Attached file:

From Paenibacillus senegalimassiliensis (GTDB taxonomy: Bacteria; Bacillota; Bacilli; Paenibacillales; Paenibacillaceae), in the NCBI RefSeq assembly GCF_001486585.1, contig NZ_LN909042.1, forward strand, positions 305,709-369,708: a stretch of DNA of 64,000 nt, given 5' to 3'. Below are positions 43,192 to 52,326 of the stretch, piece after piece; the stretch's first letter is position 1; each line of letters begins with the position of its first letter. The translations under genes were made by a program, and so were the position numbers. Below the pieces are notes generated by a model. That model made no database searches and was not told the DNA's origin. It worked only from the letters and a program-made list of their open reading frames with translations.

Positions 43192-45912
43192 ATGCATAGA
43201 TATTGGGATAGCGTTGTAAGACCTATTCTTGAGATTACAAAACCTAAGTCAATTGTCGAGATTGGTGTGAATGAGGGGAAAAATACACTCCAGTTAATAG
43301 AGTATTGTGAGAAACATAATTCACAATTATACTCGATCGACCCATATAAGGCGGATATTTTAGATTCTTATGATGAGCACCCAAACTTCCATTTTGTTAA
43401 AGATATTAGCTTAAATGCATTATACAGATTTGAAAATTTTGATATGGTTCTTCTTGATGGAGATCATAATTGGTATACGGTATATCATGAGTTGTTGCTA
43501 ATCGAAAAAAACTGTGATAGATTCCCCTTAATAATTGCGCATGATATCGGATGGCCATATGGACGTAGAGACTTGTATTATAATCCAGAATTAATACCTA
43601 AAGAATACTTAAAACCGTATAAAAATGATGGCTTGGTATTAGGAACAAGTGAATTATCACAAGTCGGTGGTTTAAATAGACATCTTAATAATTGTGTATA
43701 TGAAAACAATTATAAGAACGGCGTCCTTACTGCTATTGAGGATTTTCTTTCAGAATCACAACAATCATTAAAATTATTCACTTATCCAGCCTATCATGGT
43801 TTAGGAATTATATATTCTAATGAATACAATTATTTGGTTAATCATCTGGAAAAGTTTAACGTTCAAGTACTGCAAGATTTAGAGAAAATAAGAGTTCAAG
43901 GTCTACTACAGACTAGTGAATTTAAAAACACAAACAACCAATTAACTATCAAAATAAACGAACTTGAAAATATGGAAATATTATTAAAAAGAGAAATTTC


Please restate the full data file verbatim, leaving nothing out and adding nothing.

From Paenibacillus senegalimassiliensis (GTDB taxonomy: Bacteria; Bacillota; Bacilli; Paenibacillales; Paenibacillaceae), in the NCBI RefSeq assembly GCF_001486585.1, contig NZ_LN909042.1, forward strand, positions 305,709-369,708: a stretch of DNA of 64,000 nt, given 5' to 3'. Below are positions 43,192 to 52,326 of the stretch, piece after piece; the stretch's first letter is position 1; each line of letters begins with the position of its first letter. The translations under genes were made by a program, and so were the position numbers. Below the pieces are notes generated by a model. That model made no database searches and was not told the DNA's origin. It worked only from the letters and a program-made list of their open reading frames with translations.

Positions 43192-45912
43192 ATGCATAGA
43201 TATTGGGATAGCGTTGTAAGACCTATTCTTGAGATTACAAAACCTAAGTCAATTGTCGAGATTGGTGTGAATGAGGGGAAAAATACACTCCAGTTAATAG
43301 AGTATTGTGAGAAACATAATTCACAATTATACTCGATCGACCCATATAAGGCGGATATTTTAGATTCTTATGATGAGCACCCAAACTTCCATTTTGTTAA
43401 AGATATTAGCTTAAATGCATTATACAGATTTGAAAATTTTGATATGGTTCTTCTTGATGGAGATCATAATTGGTATACGGTATATCATGAGTTGTTGCTA
43501 ATCGAAAAAAACTGTGATAGATTCCCCTTAATAATTGCGCATGATATCGGATGGCCATATGGACGTAGAGACTTGTATTATAATCCAGAATTAATACCTA
43601 AAGAATACTTAAAACCGTATAAAAATGATGGCTTGGTATTAGGAACAAGTGAATTATCACAAGTCGGTGGTTTAAATAGACATCTTAATAATTGTGTATA
43701 TGAAAACAATTATAAGAACGGCGTCCTTACTGCTATTGAGGATTTTCTTTCAGAATCACAACAATCATTAAAATTATTCACTTATCCAGCCTATCATGGT
43801 TTAGGAATTATATATTCTAATGAATACAATTATTTGGTTAATCATCTGGAAAAGTTTAACGTTCAAGTACTGCAAGATTTAGAGAAAATAAGAGTTCAAG
43901 GTCTACTACAGACTAGTGAATTTAAAAACACAAACAACCAATTAACTATCAAAATAAACGAACTTGAAAATATGGAAATATTATTAAAAAGAGAAATTTC